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Abstract. A posteriori error estimates without generic constants can be obtained by a comparison of the finite element solution with a feasible function for the dual problem. A cheap computation of such functions via equilibration is wellknown for scalar equations of second order. We simplify and modify the equilibration such that it can be applied to Maxwell’s equations and edge elements. The construction is more involved for edge elements since the equilibration has to be performed on subsets with different dimensions. For this reason, Raviart–Thomas elements are extended in the spirit of distributions. 1.
Positivity of certain sums over Jacobi Kernel Polynomials
, 2008
"... We present a computerassisted proof of positivity of sums over kernel polynomials for ultraspherical Jacobi polynomials. ..."
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Cited by 7 (3 self)
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We present a computerassisted proof of positivity of sums over kernel polynomials for ultraspherical Jacobi polynomials.
Convergence of adaptive edge element methods for the 3D eddy currents equations
 J. Comp. Math
"... Abstract. We consider an Adaptive Edge Finite Element Method (AEFEM) for the 3D eddy currents equations with variable coefficients using a residualtype a posteriori error estimator. Both the components of the estimator and certain oscillation terms, due to the occurrence of the variable coefficient ..."
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Cited by 6 (3 self)
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Abstract. We consider an Adaptive Edge Finite Element Method (AEFEM) for the 3D eddy currents equations with variable coefficients using a residualtype a posteriori error estimator. Both the components of the estimator and certain oscillation terms, due to the occurrence of the variable coefficients, have to be controlled properly within the adaptive loop which is taken care of by appropriate bulk criteria. Convergence of the AEFEM in terms of reductions of the energy norm of the discretization error and of the oscillations is shown. Numerical results are given to illustrate the performance of the AEFEM. Key words. adaptive edge elements, 3D eddy currents equations, convergence analysis, error and oscillation reduction, residual type a posteriori error estimates AMS subject classifications. 65F10, 65N30 1. Introduction. The
A posteriori error estimates for finite element exterior calculus: The de rham complex. arXiv:1203.0803v3
, 2012
"... Abstract. Finite element exterior calculus (FEEC) has been developed over the past decade as a framework for constructing and analyzing stable and accurate numerical methods for partial differential equations by employing differential complexes. The recent work of Arnold, Falk and Winther [4] inclu ..."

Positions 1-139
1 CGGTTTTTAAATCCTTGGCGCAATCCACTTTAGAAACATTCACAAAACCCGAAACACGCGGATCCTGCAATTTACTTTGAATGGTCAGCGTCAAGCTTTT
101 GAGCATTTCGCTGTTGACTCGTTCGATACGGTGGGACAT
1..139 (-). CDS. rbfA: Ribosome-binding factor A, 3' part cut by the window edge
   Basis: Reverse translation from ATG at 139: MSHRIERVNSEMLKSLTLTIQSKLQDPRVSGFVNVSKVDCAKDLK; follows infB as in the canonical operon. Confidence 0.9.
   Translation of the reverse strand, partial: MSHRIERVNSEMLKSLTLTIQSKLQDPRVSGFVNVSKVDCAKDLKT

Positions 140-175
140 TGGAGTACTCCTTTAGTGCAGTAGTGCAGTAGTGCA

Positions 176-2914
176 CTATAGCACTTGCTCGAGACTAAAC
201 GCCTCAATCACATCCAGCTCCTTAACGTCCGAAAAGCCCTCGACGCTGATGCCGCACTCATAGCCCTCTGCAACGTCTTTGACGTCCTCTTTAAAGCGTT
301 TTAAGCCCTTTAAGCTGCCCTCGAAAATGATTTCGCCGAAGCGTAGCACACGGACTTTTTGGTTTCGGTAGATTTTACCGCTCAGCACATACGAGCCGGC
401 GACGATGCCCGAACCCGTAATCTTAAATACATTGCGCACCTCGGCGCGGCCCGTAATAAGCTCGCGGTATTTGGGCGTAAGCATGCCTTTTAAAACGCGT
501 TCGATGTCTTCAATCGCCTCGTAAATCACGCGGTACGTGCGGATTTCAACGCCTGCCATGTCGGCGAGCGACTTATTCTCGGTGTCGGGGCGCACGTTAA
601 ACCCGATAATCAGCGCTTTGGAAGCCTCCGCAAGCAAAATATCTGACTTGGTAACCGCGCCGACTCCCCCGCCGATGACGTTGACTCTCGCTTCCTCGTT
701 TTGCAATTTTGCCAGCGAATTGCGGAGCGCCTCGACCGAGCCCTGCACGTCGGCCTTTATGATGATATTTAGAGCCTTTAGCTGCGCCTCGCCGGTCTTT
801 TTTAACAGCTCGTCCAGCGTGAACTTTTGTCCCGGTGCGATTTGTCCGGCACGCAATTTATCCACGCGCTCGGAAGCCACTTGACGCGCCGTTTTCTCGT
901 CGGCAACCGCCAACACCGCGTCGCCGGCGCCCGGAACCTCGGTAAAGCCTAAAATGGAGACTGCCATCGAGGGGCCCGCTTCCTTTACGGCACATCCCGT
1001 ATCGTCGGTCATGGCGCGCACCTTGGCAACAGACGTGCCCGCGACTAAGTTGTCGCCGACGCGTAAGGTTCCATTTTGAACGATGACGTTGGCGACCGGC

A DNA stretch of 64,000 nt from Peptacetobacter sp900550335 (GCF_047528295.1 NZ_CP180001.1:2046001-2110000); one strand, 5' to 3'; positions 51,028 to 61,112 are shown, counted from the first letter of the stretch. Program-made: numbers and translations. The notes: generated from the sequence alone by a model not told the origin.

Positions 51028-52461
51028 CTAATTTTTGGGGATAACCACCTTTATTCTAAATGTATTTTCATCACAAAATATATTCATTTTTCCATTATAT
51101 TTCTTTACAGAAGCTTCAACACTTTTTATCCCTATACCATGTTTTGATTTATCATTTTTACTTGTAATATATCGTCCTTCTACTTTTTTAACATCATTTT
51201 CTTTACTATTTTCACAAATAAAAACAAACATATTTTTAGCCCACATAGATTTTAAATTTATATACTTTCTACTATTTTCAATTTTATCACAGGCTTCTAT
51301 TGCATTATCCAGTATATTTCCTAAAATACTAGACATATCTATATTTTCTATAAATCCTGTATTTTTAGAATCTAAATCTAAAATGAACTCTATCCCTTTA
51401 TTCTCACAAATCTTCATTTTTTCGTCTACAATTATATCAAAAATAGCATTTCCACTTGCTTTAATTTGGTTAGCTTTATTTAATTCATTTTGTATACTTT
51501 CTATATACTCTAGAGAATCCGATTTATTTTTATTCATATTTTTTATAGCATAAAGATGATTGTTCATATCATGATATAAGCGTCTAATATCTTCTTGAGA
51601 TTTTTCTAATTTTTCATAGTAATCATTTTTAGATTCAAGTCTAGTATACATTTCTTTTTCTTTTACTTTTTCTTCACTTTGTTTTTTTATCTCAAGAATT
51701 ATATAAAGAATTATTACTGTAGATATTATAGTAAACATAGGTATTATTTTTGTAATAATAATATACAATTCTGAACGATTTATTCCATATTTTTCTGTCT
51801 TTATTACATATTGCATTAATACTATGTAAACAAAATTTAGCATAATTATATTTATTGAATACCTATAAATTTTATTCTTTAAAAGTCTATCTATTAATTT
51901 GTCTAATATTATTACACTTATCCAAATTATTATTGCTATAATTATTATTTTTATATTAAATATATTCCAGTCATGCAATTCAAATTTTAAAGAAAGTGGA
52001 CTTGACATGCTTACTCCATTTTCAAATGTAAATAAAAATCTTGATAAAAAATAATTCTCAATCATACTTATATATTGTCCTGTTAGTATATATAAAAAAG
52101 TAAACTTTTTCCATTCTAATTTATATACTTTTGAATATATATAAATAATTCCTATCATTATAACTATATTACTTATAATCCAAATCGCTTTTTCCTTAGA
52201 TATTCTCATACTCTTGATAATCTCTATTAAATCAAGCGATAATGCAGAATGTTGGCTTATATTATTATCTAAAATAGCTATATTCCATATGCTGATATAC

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Cited by 4 (0 self)
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Abstract. Finite element exterior calculus (FEEC) has been developed over the past decade as a framework for constructing and analyzing stable and accurate numerical methods for partial differential equations by employing differential complexes. The recent work of Arnold, Falk and Winther [4] includes a welldeveloped theory of finite element methods for Hodge Laplace problems, including a priori error estimates. In this work we focus on developing a posteriori error estimates in which the computational error is bounded by some computable functional of the discrete solution and problem data. More precisely, we prove a posteriori error estimates of residual type for ArnoldFalkWinther mixed finite element methods for Hodgede Rham Laplace problems. While a number of previous works consider a posteriori error estimation for Maxwell’s equations and mixed formulations of the scalar Laplacian, the approach we take is distinguished by unified treatment of the various Hodge Laplace problems arising in the de Rham complex, consistent use of the language and analytical framework of differential forms, and the development of a posteriori error estimates for harmonic forms and the effects of their approximation on the resulting numerical method for the Hodge Laplacian. 1.
A mixed method for the biharmonic problem based on a system of firstorder equations
 SIAM J. Numer. Anal
"... Abstract. We introduce a new mixed method for the biharmonic problem. The method is based on a formulation where the biharmonic problem is rewritten as a system of four firstorder equations. A hybrid form of the method is introduced which allows to reduce the globally coupled degrees of freedom to ..."
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Abstract. We introduce a new mixed method for the biharmonic problem. The method is based on a formulation where the biharmonic problem is rewritten as a system of four firstorder equations. A hybrid form of the method is introduced which allows to reduce the globally coupled degrees of freedom to only those associated with Lagrange multipliers which approximate the solution and its derivative at the faces of the triangulation. For k ≥ 1 a projection of the primal variable error superconverges with order k+3 while the error itself converges with order k+ 1 only. This fact is exploited by using local postprocessing techniques that produce new approximations to the primal variable converging with order k + 3. We provide numerical experiments that validate our theoretical results.